The Art of Repairing a Relationship

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The Art of Repairing a Relationship

Intimate relationships are about communication. What we say, how we say it, and whether we’re saying what we actually mean are all critical when it comes to building a relationship that feels like a safe space between two people.
There is absolutely an “art” to repairing a relationship that you can master. Ironically, the more you experience conflict, the better you become at recognising when things need repairing. The art of repairing a relationship is a skill re all need.

What Kind of Damage Happens in an Intimate Relationship?

Damage to a relationship can look like petty little incidents piling up over time, or it can be full-on shouting matches that make others stop, look, and awkwardly shuffle away. You can always trace back damage to behavioural stances in conflict. They’re the familiar, learned methods we may have (conscious or unconsciously) picked up as children from our own caregivers.
These behaviours come from an inability to communicate, and they look like:

  • Criticism
  • Contempt
  • Defensiveness
  • Stonewalling

Addressing these issues is a corollary to speaking your partner’s “love languages.” That’s why communication is where the repair begins.

5 Steps to Repairing a Relationship

You need three basic commitments before you master the art of repairing relationships.

  • First, you need to approach the repair process with increased mindfulness and attentiveness.
  • Secondly, you need to keep coming from a place of empathy — even if it’s a struggle at first.
  • And, lastly, you need to take action because let us be honest, wounds need active tending.

With these three basic commitments, let’s take a look at the art of repairing a relationship.

1) Be Responsible for Initiating Repair

In an argument, you always know who’s “more at fault” than the other party. If that’s you, it’s time to own up to it.

Some partners who resort to defensiveness will take the victim stance continuously. These individuals feel that it’s never their fault — but it can be. If this sounds like you, and you have a small voice in your head saying as much, own up to it.

It’s your responsibility to initiate the repair process. And, likewise, if it’s your partner who behaved reprehensibly, it’s their responsibility to initiate the repair process.

2) Have Some Reliable ‘Tools’ for Repair

What does initiation look like? Believe it or not, this is where most couples falter. They want to reconcile, but they lack the tools or know-how for doing so.

This looks like:

  • Approaching your partner → being rebuffed → feeling hurt
  • Then your partner feels guilty → they try to approach you → you hurt them in the same way they hurt you → you get your “revenge” but you’re now both more alienated than ever

Sounds like an exhausting cycle, doesn’t it? It probably also sounds like a familiar one.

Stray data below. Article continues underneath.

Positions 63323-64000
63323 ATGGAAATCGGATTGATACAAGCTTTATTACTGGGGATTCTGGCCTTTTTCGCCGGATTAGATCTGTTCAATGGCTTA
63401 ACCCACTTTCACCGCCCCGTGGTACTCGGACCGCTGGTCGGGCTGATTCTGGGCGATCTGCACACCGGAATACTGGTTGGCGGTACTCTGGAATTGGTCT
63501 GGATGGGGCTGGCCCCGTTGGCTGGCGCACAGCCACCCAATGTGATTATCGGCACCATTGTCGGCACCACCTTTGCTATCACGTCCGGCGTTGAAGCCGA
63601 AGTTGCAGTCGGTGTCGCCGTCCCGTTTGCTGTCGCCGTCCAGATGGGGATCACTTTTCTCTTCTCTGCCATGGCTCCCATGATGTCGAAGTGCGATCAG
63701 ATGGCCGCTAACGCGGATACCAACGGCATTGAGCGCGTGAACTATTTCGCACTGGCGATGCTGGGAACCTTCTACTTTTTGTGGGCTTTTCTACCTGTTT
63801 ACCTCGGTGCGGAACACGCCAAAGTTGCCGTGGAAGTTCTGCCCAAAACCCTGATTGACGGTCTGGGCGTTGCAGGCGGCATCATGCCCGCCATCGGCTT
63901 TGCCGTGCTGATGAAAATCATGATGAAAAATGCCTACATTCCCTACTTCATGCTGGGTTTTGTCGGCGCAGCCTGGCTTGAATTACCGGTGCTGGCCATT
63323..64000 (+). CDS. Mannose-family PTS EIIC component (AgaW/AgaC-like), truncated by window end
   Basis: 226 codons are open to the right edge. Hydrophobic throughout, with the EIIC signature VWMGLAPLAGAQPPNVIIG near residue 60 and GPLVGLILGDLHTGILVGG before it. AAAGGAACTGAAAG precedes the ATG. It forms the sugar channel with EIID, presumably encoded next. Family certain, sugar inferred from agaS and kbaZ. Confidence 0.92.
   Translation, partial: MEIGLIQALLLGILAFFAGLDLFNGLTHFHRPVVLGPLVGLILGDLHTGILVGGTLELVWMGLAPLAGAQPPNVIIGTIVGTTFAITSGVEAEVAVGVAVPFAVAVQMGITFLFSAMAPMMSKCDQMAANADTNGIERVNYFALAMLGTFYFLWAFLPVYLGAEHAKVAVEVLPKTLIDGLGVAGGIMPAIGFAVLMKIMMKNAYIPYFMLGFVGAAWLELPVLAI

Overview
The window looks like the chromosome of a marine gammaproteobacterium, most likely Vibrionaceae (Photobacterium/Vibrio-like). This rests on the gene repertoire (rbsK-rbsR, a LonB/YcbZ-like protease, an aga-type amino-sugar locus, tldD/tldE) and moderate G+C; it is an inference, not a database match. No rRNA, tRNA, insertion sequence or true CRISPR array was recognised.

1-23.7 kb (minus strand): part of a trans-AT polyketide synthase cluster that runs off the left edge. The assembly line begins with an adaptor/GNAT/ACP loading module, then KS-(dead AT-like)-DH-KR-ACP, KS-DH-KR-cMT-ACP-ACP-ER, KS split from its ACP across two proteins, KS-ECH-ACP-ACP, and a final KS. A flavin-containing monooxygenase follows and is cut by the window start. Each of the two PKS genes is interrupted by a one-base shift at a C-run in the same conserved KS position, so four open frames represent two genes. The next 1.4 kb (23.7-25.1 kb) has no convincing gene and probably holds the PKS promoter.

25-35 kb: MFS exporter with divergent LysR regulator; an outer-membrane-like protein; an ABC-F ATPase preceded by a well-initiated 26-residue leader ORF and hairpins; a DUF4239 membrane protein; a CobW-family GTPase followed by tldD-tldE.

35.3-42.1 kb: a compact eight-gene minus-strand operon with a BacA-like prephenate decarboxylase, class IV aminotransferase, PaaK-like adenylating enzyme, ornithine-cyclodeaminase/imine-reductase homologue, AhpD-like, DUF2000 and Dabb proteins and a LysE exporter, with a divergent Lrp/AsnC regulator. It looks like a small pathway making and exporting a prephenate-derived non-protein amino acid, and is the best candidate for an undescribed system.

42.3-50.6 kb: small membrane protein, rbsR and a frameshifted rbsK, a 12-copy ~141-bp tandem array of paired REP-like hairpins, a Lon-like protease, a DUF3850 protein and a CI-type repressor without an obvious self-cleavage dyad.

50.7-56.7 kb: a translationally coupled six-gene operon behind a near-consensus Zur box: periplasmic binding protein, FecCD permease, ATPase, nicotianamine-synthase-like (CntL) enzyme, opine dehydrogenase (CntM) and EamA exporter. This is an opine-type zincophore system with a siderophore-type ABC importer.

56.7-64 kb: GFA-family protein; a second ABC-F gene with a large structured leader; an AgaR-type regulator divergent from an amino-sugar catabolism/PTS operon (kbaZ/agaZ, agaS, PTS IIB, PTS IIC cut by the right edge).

To break out of the cycle, use the Repair Checklist. It’s a set of prompts and cues you can use to initiate repair and powerful ways to diffuse anger.

3) Repair Often and Early

Once a few hours have passed, it’s time to enter into that conversation and revisit the conflict from a cooler and more level-headed place. Plan to use the Repair Checklist early in the conflict cycle — and often.

Remember, conflicts don’t go away, and they don’t get any “easier.” As you grow together, you’ll face new challenges. But there will be a bedrock of trust so that you know you can access the other side with the repair process.

4) Give and Receive Repair Attempts

For some people, initiating repair attempts makes them feel vulnerable and scared.

For others, it’s receiving these repair attempts that makes them feel insecure.

The Repair Checklist works on multiple levels. Over time, the prompts become more familiar. They feel impersonal and neutral but also very helpful. Using the checklist helps return you and your partner to a place of equilibrium.

Once on neutral ground, you can recognise your partner’s attempts at giving loving gestures or statements meant to diffuse a fight, appreciate them, and accept them as the best possible way to now move forward to the next stage of massaging the conflict.

5) Get Guided Support

Plan to have guided support in the beginning. Until you can successfully interrupt and hijack your own patterns, use the help and support of a couples’ therapist to act as the objective, third party voice you need.

In time, it will become easier to recognise those telltale signs of conflict and do the repair on your own.

When You Stick Around to Fight, You Have Something Worth Fighting For

There’s no doubt that having an active and connected sex life increases your emotional and physical intimacy with your partner. But the foundation of that aspect of your relationship is how often you and your partner are willing (and able) to repair your relationship.

Doing so is actually making love in the purest and most progressive sense of the term. Intimacy happens on multiple levels at once — and repair is just one of the ways in which you can strengthen your bond.

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